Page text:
Just yesterday, upon my freshman viewing of Hitch, I learned that the guy should move 90% of the way for a first kiss, and then hold it. Apparently the 90/10 rule is important. Non-observance of this rudimentary criterion is surely why none of my past relationships have had swell-like third acts.
One gentleman who certainly didn't discipline himself to the 90% precept, was the one, Mr. Benjamin Braddock.
This impressionable, clearly demeaned young lady rushes out of that damnable place. Ben, perhaps finally exhibiting some kernel of remorse, chases after the girl. He catches her. She asks to go home. He asks her to stop crying. She won't. She can't. And so then naturally the thing to do to ease the tension is to kiss her, right? Apparently. After the snog, everything is hunky-dory, and the two little love birds are free for the moment to connect with one another in a personal, soul-mateish fashion. It's all so sickly sweet... because he went the whole hog outside of the strip club.
Perhaps I am just a schmuck, but I've never eased out of any tense moment by slopping on a quick make-out scene, nor have I ever watched this successfully take place in my real world. In the world that I dwell within, I feel like there's a pretty decent chance I'm getting pepper sprayed as soon as I enter that 91% realm unannounced.
The Graduate was based on a novel by a dude, adapted into a screenplay by two other dudes, and directed by another dude entirely. The whole layout of the scene strikes me as a male chauvinistic wet dream. Ben Braddock is able to solve the moment's riddle by giving the girl what she clearly really wants: strong physical affection!
So then I wondered; if The Graduate is on the boundaries in the male spectrum of romantic pipe-dreams, what would the female version of that look like?
In Jane Eyre, the sterling Edward Rochester has, for ages, treated the humble, plain, and passionately loving Jane Eyre as nothing more than a mere friend. Jane has been led to believe that Edward here is wooing some stupid rich dingbat who's lineage is something very glittery indeed. Glitter was very important to 19th century Brits. Mr. Rochester comes to Jane one afternoon to inform her that her services (Jane tutors Edward's daughter) are no longer needed. She is free to leave Edward's abode. This, understandably, leaves Jane in shambles. Edward plays the fool, inquiring as to why Jane could ever be so bent out of shape. Jane capitulates. She confesses her devotion to the man. His reply is to ask her to marry him. This statement confuses Jane. She asks why Edward had ignored her and flirted so much with that other haughty vixen. Edward admits,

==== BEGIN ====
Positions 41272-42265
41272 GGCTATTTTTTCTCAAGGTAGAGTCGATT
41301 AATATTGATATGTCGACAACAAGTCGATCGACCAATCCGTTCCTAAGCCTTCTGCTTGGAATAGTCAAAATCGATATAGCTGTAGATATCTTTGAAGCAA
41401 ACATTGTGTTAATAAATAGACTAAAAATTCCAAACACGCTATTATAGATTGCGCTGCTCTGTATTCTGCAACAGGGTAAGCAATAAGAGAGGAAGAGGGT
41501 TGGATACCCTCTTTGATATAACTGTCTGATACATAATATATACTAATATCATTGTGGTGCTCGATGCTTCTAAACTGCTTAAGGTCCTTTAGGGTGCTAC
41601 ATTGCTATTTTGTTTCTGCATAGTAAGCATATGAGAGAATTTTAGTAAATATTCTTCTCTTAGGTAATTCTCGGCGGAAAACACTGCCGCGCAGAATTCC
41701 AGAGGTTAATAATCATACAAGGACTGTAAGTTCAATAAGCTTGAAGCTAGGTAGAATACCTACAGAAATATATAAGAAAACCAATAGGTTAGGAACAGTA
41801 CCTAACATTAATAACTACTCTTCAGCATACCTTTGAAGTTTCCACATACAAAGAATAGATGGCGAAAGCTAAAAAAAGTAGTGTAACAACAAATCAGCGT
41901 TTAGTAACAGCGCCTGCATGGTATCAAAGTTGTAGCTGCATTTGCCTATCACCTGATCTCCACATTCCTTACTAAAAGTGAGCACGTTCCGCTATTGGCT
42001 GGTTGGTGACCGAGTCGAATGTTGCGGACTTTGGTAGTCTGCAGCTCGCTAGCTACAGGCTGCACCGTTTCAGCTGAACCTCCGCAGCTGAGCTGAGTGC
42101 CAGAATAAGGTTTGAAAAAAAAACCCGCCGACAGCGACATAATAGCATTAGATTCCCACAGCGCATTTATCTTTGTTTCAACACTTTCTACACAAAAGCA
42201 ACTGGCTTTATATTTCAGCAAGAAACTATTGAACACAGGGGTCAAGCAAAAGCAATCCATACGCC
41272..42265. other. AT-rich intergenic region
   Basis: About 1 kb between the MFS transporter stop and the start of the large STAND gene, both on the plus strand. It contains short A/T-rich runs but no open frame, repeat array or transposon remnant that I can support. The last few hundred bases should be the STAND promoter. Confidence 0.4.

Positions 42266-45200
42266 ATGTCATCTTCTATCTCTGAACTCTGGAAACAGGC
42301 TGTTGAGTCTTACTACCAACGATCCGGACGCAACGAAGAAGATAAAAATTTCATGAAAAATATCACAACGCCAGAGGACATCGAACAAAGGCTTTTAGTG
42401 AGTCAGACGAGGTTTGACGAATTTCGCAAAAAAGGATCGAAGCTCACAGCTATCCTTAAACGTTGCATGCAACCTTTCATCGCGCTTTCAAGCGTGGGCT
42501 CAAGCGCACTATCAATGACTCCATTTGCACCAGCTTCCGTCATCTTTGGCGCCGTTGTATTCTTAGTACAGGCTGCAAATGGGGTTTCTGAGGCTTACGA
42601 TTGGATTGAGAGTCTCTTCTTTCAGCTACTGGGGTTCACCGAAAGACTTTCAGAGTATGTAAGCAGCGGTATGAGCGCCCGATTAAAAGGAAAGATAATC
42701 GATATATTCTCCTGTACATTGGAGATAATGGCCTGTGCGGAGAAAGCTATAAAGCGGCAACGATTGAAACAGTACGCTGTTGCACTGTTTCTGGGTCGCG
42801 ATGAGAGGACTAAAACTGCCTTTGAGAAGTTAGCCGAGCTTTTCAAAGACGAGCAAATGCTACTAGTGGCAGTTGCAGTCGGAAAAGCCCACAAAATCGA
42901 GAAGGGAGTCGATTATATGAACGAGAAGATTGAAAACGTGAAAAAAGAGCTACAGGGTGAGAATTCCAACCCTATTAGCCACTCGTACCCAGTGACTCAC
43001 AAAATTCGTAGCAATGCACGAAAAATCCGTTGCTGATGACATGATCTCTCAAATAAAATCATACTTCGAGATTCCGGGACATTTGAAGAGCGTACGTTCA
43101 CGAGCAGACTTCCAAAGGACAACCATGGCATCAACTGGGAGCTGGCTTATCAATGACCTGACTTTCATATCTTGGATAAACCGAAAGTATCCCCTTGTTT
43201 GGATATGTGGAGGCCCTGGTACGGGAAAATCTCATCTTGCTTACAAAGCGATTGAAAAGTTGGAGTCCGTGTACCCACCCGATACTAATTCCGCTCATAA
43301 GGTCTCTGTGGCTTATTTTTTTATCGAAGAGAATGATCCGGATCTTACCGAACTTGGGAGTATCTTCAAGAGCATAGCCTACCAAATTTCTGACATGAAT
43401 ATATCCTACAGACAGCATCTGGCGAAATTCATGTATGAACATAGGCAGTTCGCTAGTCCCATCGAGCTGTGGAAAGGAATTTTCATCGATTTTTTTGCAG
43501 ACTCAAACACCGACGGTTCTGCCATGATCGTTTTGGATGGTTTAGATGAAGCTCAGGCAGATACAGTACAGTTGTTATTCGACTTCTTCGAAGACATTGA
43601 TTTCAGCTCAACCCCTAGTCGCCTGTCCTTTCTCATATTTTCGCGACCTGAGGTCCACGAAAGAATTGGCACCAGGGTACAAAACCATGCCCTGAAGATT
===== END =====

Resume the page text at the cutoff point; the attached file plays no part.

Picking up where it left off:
Jane, to make you as in love with me, as I am in love with you.
And the women in the room swoon. Don't you see? When men treat women poorly, it's just because they are testing their love! Us men folk don't want to show our vulnerabilities, so we hide it behind deception and cruelty! Yep-yep-yep! Hip, hip, hooray!!!
Jane Eyre, as well as The Graduate, appear to me to be two sides of the same coin. This is perhaps an Achilles' heel for story. Under the story universe, our dear protagonists have these predispositions to activism. Very seldomly are characters sketched out through passive decisions (my apologies to the cast of Driving Miss Daisy). No, good storytelling requires a confluence of acts of boldness.
Life, perhaps, is story with long bits of inaction mixed in. Those moments of inaction stay with us. They define us too.
Even (or especially) in the realm of romance, I find those illustrations of passiveness, of 10%ness rather than 90ness, as particularly true and poignant. Enter Citizen Kane.
A fellow will remember a lot of things you wouldn't think he'd remember. You take me. One day, back in 1896, I was crossing over to Jersey on the ferry, and as we pulled out, there was another ferry pulling in, and on it there was a girl waiting to get off. A white dress she had on. She was carrying a white parasol. I only saw her for one second. She didn't see me at all, but I'll bet a month hasn't gone by since that I haven't thought of that girl.